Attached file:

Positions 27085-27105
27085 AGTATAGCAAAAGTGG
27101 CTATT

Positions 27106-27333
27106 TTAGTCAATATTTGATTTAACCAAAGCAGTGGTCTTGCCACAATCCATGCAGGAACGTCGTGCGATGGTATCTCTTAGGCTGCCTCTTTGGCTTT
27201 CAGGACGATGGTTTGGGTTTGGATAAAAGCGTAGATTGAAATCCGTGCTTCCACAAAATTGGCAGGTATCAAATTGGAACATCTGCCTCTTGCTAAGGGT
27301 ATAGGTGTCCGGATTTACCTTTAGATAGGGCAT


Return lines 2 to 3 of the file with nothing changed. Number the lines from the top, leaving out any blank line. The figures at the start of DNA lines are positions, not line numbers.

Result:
27085 AGTATAGCAAAAGTGG
27101 CTATT